It’s early into the New Year, and you’ve no doubt already heard many mentions of the Mayan predictionthat the world will end at the close of 2012. Whether you believe the prediction to be true, or that the Mayans simply ran out of room on the rock, there is something to be learned from this apocalyptic warning.
Studies show us that most small businesses are not equipped to survive a major disruption to their business systems – which means they are at risk of an ‘end of the world’ event each and every day.
In 2011, 365 met Winnipeg businesses who have experienced:
– Complete site loss due to fire
– Prolonged power outages
– Server and data loss due to theft
While the likelihood of these events is admittedly low, their impact can be catastrophic. In fact, many businesses don’t recover.
So, the question becomes where to start? Let’s assume that your business already has a backup plan in place (if not, we can help) what extra steps are needed to develop a disaster recovery plan? Here are 3 suggestions:
1. Identify your Essential Business Data
Ideally, businesses should be protecting all of their data. In practice, some data is more important than other. Identifying mission critical information, and protecting it, is an important part of any disaster recovery plan. For example, while some data may be backed up on a daily basis, a system that receives multiple updates throughout the day (such as an accounting application) may benefit from a real-time solution that sends updates to an offsite location several times daily.
2. Identify your Mission Critical Systems
If your business system became unavailable due to a disruption or loss, what would be the first thingsyou would need access to? Email communications? Financial System? Another critical business application?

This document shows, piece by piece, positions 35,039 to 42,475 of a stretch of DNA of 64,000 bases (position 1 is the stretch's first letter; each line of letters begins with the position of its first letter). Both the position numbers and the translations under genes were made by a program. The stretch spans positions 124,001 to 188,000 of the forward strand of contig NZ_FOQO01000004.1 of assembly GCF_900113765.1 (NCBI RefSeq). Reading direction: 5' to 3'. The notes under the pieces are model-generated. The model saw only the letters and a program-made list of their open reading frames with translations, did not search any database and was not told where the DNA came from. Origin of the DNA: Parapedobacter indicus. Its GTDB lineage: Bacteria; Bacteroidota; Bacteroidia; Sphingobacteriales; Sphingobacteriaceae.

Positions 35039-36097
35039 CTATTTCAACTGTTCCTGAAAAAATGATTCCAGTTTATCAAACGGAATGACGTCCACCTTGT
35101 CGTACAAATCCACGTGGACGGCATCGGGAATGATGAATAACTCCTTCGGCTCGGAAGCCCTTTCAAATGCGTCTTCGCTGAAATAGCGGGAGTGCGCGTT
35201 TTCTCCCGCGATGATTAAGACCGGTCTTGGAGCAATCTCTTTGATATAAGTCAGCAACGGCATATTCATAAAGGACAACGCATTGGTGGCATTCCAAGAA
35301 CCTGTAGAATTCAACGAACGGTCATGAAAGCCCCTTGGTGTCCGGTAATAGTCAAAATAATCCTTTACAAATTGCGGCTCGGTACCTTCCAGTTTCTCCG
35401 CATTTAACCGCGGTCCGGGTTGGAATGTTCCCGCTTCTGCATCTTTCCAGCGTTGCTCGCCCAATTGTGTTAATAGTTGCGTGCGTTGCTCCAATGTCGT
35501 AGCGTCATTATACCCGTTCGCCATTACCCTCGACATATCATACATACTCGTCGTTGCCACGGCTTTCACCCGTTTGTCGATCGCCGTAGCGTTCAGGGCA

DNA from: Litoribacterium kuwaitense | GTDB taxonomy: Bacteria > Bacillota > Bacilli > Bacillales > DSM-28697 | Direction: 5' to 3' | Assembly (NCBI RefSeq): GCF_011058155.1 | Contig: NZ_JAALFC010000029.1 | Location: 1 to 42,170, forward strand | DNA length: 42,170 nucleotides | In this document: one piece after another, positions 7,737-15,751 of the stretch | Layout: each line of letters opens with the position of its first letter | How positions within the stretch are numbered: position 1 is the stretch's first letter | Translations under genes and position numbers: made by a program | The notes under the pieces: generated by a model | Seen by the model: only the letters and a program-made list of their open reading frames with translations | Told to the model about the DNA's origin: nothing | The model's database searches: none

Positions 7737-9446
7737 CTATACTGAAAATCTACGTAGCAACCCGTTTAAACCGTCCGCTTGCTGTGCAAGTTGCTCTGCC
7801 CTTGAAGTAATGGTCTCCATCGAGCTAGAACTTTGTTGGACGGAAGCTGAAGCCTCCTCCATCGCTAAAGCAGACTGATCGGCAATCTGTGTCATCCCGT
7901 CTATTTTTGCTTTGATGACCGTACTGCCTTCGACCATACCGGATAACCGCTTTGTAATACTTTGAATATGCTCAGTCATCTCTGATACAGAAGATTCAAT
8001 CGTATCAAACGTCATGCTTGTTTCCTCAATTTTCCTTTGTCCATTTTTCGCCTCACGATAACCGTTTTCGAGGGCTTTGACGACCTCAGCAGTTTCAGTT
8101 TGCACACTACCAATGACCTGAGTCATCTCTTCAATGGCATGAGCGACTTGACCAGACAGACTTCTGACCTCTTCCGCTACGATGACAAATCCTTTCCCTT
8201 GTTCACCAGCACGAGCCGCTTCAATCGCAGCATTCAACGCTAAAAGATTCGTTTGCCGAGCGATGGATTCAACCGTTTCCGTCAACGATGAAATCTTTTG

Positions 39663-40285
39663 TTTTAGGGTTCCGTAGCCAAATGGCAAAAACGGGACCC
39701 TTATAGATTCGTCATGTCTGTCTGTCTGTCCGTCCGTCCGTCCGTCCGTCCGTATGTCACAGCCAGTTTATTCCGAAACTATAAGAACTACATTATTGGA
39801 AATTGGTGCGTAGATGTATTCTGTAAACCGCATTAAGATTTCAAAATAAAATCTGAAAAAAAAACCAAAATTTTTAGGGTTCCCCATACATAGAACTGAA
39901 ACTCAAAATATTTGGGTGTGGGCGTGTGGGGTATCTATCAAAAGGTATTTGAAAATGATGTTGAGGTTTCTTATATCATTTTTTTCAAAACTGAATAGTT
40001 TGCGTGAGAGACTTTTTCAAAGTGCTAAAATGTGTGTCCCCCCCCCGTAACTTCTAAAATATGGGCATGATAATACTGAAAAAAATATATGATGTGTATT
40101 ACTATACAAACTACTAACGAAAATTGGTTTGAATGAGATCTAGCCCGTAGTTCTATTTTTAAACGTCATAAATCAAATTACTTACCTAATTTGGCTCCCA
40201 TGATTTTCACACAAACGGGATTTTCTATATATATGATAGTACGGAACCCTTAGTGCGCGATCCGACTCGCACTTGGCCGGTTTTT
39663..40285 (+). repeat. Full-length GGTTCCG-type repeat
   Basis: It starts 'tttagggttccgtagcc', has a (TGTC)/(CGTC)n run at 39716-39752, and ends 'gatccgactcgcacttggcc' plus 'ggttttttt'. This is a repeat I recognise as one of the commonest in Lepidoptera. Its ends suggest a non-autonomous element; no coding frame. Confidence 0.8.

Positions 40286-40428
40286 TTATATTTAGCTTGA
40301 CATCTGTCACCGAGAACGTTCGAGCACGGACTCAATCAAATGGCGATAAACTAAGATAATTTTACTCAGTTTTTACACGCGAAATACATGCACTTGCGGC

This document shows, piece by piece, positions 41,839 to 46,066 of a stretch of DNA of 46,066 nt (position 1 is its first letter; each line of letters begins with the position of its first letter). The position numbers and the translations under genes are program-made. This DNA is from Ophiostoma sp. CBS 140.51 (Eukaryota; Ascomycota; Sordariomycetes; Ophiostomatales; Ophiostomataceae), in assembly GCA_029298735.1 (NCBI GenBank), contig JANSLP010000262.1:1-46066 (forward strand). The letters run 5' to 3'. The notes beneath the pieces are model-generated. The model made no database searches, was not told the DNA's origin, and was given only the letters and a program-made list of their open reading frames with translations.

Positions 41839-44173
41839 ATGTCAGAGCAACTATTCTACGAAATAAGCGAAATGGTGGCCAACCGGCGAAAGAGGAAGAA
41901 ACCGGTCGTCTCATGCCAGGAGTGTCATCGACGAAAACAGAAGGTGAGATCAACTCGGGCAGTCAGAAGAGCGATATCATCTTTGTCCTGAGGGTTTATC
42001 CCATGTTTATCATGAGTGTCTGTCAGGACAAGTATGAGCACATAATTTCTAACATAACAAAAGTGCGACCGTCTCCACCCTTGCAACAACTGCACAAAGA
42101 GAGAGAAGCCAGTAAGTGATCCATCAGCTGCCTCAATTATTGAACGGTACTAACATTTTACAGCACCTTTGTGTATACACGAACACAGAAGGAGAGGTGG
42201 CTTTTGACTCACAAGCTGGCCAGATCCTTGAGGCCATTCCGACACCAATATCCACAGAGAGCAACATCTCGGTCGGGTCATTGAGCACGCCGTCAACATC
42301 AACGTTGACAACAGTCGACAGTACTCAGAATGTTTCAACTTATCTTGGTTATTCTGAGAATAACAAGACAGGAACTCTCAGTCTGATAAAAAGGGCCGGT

Where do these systems reside today? Are there contingency plans in place? How quickly could access be restored?
3. Know your Downtime Tolerance, Business Needs, and Budget
There are many options available to businesses to protect their business systems. Generally speaking, the cost of these options increases with the level of protection. Your specific disaster recovery solution will depend on your business, its specific needs, your tolerance for downtime, and your budget – all things that need to be discussed before looking at solutions.
As a starting point, take our 2 question disaster recovery quiz.
While we fully expect the world to still be here a year from now, we hope you’ll take advantage of the year ahead to protect your business from an ‘end of the world’ event. If you would like a consultation on starting your Disaster Recovery planning process, we would be happy to help.